The depicted basal area trajectory results from what could be considered a typical forest management (silvicultural) regime across a rotation of loblolly pine plantations within the Western Gulf region of the southeastern United States. This management regime could be considered an example of a business- as-usual (BAU) annual harvest activity, a forest management regime when a landowner does not enroll or participate in a particular forest carbon project. A first thinning is conducted at age 15, a second thinning is conducted at age 21, and a final harvest, or clearcut, is conducted at age 28.
Assuming the forest management (silvicultural) regime depicted in figure 1 is considered business-as-usual (BAU) for a loblolly pine plantation in the Western Gulf region, a landowner would receive some amount of harvest deferral credit (HDC) if the landowner deferred the first thinning until age 16. This is because under BAU, if a landowner defers this 1st-thinning to age 16, the amount of carbon sequestered would be considered additional, and hence the landowner would receive some amount of HDC and therefore some amount of payment for the carbon sequestered resulting from the additional growth of the UNTHINNED forest relative to a THINNED forest. The additional amount of carbon resulted directly from the landowner enrolling into the project, and then deferring (or delaying for at least one year) the harvest.
Assuming the forest management (silvicultural) regime depicted in figure 1 is considered business-as-usual (BAU) for a loblolly pine plantation in the Western Gulf region, a landowner would receive some amount of harvest deferral dredit (HDC) if the landowner deferred the second thinning until age 22. This is because under BAU, if a landowner defers this second thinning to age 22, the amount of carbon sequestered would be considered additional, and the landowner would receive some amount of HDC and, therefore, some amount of payment for the carbon sequestered resulting from the additional growth of the non second- thinned forest relative to a second-thinned forest. The additional amount of carbon resulted directly from the landowner enrolling in the project and then deferring (or delaying for at least 1 year) the harvest. Plantation ages circled in red will result in carbon being sequestered whether a landowner participates in the forest carbon project or not, and hence, the carbon is not additional beyond BAU.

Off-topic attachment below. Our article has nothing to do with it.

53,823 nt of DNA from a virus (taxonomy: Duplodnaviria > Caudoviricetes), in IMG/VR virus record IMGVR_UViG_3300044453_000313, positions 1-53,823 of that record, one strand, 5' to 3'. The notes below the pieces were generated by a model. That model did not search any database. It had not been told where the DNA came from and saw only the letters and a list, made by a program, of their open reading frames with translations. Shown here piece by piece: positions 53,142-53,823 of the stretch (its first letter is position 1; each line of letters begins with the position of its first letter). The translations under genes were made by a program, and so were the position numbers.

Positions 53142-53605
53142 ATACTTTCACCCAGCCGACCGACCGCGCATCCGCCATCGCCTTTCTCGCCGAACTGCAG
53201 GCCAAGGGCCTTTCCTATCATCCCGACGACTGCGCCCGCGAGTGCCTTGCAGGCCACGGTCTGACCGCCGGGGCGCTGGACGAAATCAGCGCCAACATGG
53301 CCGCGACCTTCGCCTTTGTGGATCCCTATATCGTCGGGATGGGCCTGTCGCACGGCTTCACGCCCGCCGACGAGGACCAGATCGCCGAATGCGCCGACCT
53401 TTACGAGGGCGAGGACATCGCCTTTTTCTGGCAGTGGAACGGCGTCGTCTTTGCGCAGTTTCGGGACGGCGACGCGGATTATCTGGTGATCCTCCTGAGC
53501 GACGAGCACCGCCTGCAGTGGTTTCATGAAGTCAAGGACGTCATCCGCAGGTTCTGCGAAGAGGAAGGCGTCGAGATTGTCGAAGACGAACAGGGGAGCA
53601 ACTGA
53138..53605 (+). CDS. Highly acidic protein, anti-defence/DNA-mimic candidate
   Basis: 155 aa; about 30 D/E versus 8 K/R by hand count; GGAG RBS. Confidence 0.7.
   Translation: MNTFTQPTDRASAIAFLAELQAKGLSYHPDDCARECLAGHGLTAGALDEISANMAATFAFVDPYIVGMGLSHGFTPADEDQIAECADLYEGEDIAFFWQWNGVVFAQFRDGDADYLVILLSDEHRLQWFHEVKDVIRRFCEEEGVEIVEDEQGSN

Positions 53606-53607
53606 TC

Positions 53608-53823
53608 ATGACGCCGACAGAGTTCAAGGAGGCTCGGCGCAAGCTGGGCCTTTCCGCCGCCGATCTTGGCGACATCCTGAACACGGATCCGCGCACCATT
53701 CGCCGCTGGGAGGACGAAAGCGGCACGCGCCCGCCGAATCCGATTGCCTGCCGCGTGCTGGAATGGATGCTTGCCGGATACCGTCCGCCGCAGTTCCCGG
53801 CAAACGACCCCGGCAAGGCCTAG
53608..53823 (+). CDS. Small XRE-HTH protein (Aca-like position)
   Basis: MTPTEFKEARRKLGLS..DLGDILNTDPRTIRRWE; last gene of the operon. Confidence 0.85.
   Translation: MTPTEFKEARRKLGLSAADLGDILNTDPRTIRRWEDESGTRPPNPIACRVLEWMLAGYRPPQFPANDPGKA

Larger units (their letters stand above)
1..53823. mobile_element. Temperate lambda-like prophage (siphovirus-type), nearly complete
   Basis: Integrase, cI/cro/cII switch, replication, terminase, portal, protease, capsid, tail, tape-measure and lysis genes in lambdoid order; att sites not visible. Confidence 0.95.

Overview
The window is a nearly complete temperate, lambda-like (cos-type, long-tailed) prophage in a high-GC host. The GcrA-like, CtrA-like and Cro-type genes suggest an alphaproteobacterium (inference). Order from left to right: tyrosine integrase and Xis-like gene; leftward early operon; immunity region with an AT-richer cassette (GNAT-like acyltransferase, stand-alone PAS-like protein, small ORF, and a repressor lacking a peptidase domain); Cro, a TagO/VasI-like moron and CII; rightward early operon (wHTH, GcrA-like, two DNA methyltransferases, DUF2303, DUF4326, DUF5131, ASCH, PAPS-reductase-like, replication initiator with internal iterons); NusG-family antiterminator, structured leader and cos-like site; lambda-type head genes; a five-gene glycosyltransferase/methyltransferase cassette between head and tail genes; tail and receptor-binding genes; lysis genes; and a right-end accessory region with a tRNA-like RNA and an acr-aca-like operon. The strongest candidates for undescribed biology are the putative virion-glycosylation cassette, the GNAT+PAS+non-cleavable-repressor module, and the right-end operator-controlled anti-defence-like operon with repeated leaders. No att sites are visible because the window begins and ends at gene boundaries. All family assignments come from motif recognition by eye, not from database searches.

Assuming the forest management (silvicultural) regime depicted in figure 1 is considered business-as-usual (BAU) for a loblolly pine plantation in the Western Gulf region, a landowner would receive some amount of harvest deferral offset (HDC) if the landowner deferred final harvest until after age 28. This is because under BAU, if a landowner deferred a harvest one, two, three, four years, etc. beyond age 28, the amount of carbon sequestered would be considered additional, and hence the landowner would receive some amount of HDC and, therefore, some amount of payment for the carbon sequestered resulting from the additional growth of the forest. The additional amount of carbon resulted directly from the landowner enrolling in the project and then deferring (or delaying for at least 1 year) the final clearcut harvest.
A Common BAU Activity for Loblolly Pine Plantations in Alabama and Mississippi
Figure 1 shows a common BAU harvesting activity for many loblolly pine plantations in Alabama and Mississippi. Seedlings are planted in year 0, a first thinning is then conducted at age 15 (figure 2), a second thinning is conducted at age 21 (figure 3), and a final harvest—or clearcut—occurs at age 28 (figure 4). This is an example rotation for loblolly pine plantations if a landowner was not participating in a particular forest carbon project; many other rotation schedules are plausible. Despite the landowner not participating in a forest carbon project, this plantation is still sequestering carbon throughout the 28-year rotation. Thus, the amount of carbon sequestered during this rotation can be considered a baseline, the amount of carbon sequestered under BAU. Therefore, any deferred harvest on an annual basis due to the landowner being enrolled in the forest carbon project that results in an additional amount of carbon being sequestered beyond BAU during the next year, should result in some offset. The landowner should receive some offset for deferring their harvest, or HDC, and therefore some financial compensation from the forest carbon project developer. When carbon sequestration beyond a baseline occurs directly from a landowner enrolling in a project and then conducting a practice (e.g., deferring a harvest) because they enrolled in that project, that sequestered carbon is considered additional.